“Even at the level of individual elites, laundering billions of dollars through digital wallets would expose themselves to those tracking flows within virtual currency markets,” a spokesperson said, adding that anti-money laundering rules and sanctions also apply to crypto exchanges.        

Britain’s financial watchdog did not respond to requests for comment for this story.


Ukraine’s Digital Wallet Plea

The crypto exchanges’ stance goes against that of several traditional payment companies and fintech firms that have responded to sanctions by restricting services in Russia.  

Payments company Wise and remittance processor Remitly have, for instance, suspended money-transfer services in Russia, while Apple Inc limited use of Apple Pay. 

US payment card giants Visa Inc and Mastercard Inc also blocked multiple Russian financial firms from their networks. 

Ukraine’s Vice Prime Minister Mykhailo Fedorov on Sunday asked crypto exchanges to block the digital wallet addresses of Russian users, a move that would effectively stamp out their ability to trade crypto.     

Kraken CEO Jesse Powell said he would not acquiesce, calling bitcoin the “embodiment of libertarian values.”

Blocking users from an entire country “does not necessarily punish those who are actually responsible and who may have already prepared for the possibility of blanket sanctions,” a Kraken spokesperson said. 

Kraken complies with legal and regulatory requirements of all jurisdictions where it operates, they added. 


Crypto Offers ‘Financial Freedom’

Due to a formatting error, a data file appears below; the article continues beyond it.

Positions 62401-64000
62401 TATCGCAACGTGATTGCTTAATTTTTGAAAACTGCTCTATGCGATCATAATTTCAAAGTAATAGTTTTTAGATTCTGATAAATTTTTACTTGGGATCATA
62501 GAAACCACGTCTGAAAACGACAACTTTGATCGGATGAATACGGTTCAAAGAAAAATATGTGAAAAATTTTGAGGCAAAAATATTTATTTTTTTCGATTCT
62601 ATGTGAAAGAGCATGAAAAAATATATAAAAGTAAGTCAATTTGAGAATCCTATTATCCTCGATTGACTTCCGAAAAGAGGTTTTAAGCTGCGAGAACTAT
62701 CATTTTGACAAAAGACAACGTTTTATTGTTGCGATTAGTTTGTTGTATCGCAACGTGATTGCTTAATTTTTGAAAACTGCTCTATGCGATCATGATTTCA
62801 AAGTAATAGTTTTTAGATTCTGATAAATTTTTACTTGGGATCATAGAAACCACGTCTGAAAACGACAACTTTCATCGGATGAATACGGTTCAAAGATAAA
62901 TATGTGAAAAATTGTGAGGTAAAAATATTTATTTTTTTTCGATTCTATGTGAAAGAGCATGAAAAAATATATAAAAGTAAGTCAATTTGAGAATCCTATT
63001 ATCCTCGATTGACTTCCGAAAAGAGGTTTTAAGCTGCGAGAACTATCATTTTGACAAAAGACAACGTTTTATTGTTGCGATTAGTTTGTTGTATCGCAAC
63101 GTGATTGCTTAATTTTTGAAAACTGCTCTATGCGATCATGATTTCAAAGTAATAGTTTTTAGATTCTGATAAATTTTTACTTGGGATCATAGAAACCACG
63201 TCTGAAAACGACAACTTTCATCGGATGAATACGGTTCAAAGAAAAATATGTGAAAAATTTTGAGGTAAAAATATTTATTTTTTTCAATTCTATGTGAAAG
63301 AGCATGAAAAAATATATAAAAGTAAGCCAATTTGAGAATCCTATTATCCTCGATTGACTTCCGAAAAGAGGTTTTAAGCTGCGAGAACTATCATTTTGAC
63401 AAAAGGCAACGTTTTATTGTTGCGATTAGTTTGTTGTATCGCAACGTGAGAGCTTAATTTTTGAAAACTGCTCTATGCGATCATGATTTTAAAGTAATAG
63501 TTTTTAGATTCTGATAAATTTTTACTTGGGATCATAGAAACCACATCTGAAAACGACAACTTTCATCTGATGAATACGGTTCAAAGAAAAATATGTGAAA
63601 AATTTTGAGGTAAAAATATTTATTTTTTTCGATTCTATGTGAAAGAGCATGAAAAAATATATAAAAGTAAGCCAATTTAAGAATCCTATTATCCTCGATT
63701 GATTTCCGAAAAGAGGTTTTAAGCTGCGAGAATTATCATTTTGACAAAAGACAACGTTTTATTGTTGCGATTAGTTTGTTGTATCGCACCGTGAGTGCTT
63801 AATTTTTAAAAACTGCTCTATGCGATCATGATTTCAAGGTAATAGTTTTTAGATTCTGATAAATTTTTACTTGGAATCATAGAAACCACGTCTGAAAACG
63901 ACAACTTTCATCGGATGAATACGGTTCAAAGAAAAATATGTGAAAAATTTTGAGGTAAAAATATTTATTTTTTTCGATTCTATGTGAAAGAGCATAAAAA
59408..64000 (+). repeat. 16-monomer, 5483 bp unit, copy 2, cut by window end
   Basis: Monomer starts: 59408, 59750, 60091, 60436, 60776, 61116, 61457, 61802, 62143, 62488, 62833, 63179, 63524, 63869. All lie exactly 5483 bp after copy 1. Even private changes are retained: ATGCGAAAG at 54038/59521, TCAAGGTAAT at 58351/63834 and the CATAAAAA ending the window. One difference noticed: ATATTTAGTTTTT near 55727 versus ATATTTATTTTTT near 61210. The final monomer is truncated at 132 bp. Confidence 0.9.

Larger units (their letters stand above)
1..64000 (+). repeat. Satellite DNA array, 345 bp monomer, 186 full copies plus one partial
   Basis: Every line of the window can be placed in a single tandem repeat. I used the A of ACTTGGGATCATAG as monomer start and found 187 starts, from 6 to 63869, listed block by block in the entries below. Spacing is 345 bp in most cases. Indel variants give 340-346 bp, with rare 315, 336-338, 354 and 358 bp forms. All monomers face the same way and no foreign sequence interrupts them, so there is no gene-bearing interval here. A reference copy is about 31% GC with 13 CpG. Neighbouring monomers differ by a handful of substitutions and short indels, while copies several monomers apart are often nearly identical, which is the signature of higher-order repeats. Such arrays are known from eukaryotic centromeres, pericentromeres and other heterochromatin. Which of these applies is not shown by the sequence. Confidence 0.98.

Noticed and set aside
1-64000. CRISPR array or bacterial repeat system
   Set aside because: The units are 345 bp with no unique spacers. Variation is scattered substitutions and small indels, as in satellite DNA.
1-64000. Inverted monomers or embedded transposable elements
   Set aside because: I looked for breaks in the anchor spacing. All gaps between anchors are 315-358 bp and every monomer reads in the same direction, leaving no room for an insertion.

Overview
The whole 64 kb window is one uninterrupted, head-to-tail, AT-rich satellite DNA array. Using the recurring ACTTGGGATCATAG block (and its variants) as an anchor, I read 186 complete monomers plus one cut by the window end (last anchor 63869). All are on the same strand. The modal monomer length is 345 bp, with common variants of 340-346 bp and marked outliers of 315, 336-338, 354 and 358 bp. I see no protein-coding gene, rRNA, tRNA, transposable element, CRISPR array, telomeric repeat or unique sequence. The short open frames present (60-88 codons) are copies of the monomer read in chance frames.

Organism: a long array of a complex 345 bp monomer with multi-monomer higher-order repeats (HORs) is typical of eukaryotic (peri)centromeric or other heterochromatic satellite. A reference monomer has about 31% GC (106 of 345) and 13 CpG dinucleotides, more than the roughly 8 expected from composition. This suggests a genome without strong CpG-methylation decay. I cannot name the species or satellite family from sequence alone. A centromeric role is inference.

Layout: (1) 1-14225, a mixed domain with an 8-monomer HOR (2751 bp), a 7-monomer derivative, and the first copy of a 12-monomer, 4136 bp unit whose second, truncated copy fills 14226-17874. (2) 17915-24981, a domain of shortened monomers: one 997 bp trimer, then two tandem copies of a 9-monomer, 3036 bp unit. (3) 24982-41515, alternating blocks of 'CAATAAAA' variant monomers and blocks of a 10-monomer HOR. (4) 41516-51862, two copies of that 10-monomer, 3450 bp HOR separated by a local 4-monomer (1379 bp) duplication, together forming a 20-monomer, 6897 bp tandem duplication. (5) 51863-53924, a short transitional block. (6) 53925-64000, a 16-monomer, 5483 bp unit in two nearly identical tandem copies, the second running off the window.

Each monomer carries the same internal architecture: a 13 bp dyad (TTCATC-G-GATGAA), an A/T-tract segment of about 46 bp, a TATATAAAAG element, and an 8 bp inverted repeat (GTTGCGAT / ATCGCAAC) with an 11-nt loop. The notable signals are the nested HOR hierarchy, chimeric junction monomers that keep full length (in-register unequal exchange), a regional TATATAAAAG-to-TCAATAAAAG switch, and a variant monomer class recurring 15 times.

Binance, the world’s largest crypto exchange, also refused to ban all Russian users but says it is blocking the accounts of any clients targeted by sanctions. “Crypto was meant to provide greater financial freedom for people across the globe,” it said on Monday.

Binance accounts for over 40% of all crypto trades in roubles, CryptoCompare said. A Binance spokesperson declined to comment on the figure, or give details of any sanctioned users it had blocked. 

US cryptocurrency exchange Coinbase Global Inc too said it would not impose a blanket ban on transactions involving Russians, though it would block accounts of those targeted by sanctions.

Yet continuing to operate in Russia likely poses risks for exchanges themselves, warned Joby Carpenter, a specialist in crypto and illicit finance at the Association of Certified Anti-Money Laundering Specialists.

“Exchanges and, ultimately, banks where cryptoassets off-ramp will need to be alert to these efforts to avoid breaching sanctions or terrorism legislation,” Carpenter said.


  • Reuters with additional editing by Sean O’Meara


Read more:

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Russia’s FESCO to Accept Yuan Payments as Sanctions Bite

Top China Think Tank Says Sanctions on Russia to Backfire


Sean O'Meara

Sean O'Meara is an Editor at Asia Financial. He has been a newspaper man for more than 30 years, working at local, regional and national titles in the UK as a writer, sub-editor, page designer and print editor. A football, cricket and rugby fan, he has a particular interest in sports finance.